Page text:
BERKELEY, CA: More than 30 high-profile figures, including President Obama’s housing secretary, a former US senator, and the mayor of New Orleans, are set to participate in a major, three-day conference from Feb. 27 to March 1 at UC Berkeley examining issues around race, segregation, and inequality in the US.
The Race & Inequality in America: Kerner@50 conference, which is being organized by UC Berkeley’s Haas Institute for a Fair and Inclusive Society, and co-sponsored by the Economic Policy Institute and Johns Hopkins University, will coincide with the 50th anniversary of the release of the Report of the National Advisory Commission on Civil Disorders, more commonly referred to as the Kerner Commission Report.
The Kerner Commission was established by President Lyndon B. Johnson to investigate the causes of the wave of civil unrest--often deadly--in cities across the country during the summer of 1967, and offer recommendations to prevent similar incidents from reoccurring.
“The unrest was in part a response to police brutality, and in part response to being locked out of the system, in what were the last vestiges of a racial caste system that kept the Black community largely excluded from participating in American life,” Haas Institute Director john a. powell, an expert on race, said.
But half a century since the tumultuous events of that period, deep racial divisions and inequalities in the areas of housing, education, jobs, wealth, health, and police-community relations remain pervasive around the country, with renewed public attention being brought to those issues in recent years through campaigns and different forms of protest, such as those led by the Movement for Black Lives.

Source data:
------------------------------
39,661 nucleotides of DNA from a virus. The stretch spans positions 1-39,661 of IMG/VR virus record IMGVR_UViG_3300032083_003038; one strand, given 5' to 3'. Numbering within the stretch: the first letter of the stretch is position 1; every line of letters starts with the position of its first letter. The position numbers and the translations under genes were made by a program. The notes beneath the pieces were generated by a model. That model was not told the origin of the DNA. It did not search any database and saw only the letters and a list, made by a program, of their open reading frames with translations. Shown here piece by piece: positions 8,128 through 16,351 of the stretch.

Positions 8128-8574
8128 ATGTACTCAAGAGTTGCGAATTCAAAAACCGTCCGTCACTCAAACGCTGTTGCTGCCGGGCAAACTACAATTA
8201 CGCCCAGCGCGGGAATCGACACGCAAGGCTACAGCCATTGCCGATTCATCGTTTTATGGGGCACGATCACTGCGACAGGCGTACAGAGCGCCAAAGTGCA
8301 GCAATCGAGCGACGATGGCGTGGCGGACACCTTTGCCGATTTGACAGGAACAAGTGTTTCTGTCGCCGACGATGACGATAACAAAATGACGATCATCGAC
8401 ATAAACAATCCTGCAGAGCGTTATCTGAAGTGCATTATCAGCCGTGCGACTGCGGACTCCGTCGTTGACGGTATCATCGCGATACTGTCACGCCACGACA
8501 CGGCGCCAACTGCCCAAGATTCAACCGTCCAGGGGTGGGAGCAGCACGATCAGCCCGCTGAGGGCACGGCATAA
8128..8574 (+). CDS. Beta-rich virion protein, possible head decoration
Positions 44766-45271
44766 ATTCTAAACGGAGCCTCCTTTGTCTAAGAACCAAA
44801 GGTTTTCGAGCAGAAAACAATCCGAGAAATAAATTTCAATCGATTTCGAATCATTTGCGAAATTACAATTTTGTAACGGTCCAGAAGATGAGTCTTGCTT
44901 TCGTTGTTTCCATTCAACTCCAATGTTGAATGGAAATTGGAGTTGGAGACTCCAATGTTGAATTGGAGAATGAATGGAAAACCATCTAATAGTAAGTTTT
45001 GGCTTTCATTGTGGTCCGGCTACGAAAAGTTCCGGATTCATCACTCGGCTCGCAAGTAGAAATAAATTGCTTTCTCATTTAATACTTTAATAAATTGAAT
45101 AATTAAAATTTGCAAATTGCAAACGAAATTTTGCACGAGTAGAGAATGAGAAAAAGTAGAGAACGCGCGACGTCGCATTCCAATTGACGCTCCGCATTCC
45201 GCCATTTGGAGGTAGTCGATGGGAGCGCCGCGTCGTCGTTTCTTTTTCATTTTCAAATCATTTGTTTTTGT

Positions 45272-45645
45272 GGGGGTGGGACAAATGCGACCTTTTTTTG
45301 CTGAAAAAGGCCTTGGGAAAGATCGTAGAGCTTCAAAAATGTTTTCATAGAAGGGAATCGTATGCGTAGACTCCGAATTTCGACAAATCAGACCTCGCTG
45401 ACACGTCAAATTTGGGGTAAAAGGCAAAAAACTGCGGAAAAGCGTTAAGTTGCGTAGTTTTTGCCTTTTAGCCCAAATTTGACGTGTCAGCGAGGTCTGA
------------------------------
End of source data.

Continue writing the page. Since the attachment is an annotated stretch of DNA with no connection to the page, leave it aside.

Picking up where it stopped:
At the conference, which will take place on UC Berkeley’s campus with a satellite location at Johns Hopkins University in Baltimore, eight panels examining a specific issue, each featuring three relevant experts and a moderator, will look in depth at some of the themes of racial inequality detailed in the Kerner Commission Report, compare them to our present realities, and develop a policy agenda to address them in sustainable ways.
“One of the purposes of the conference is to look at what’s changed in the 50 years since the Kerner report, what hasn’t, and why the commission’s warnings and recommendations were largely ignored,” Stephen Menendian, Haas Institute assistant director, said. “The Kerner Report was the ‘road not taken’. Our nation would look very different today if had been.”
Shaun Donovan, who served as secretary for the US Department of Housing and Urban Development (2009-2014), and Sherrilyn Ifill, president and director-counsel of the NAACP Legal Defense and Educational Fund, are both scheduled to provide keynote addresses at the conference.
Former US Senator from Oklahoma, Fred Harris (1964–1973), who is the only surviving member of the Kerner Commission, will participate in the a panel on the history and legacy of the Kerner Commission. That panel will be moderated by John Koskinen, the former head of the IRS, who had served as the legislative assistant to the deputy executive director of the Kerner Commission.
Richard Rothstein, the author of The Color of Law: A Forgotten History of How Our Government Segregated America, a book on government-instituted segregation which was nominated for a National Book Award last year, is set to moderate a panel on housing.
Other panels over the three-day conference will look at education, health, employment, criminal justice reform, and remedies to structural and state-sponsored forms of racism in the country.
A full list of speakers, registration details, and other information about the conference are available at http://belonging.berkeley.edu/kerner50.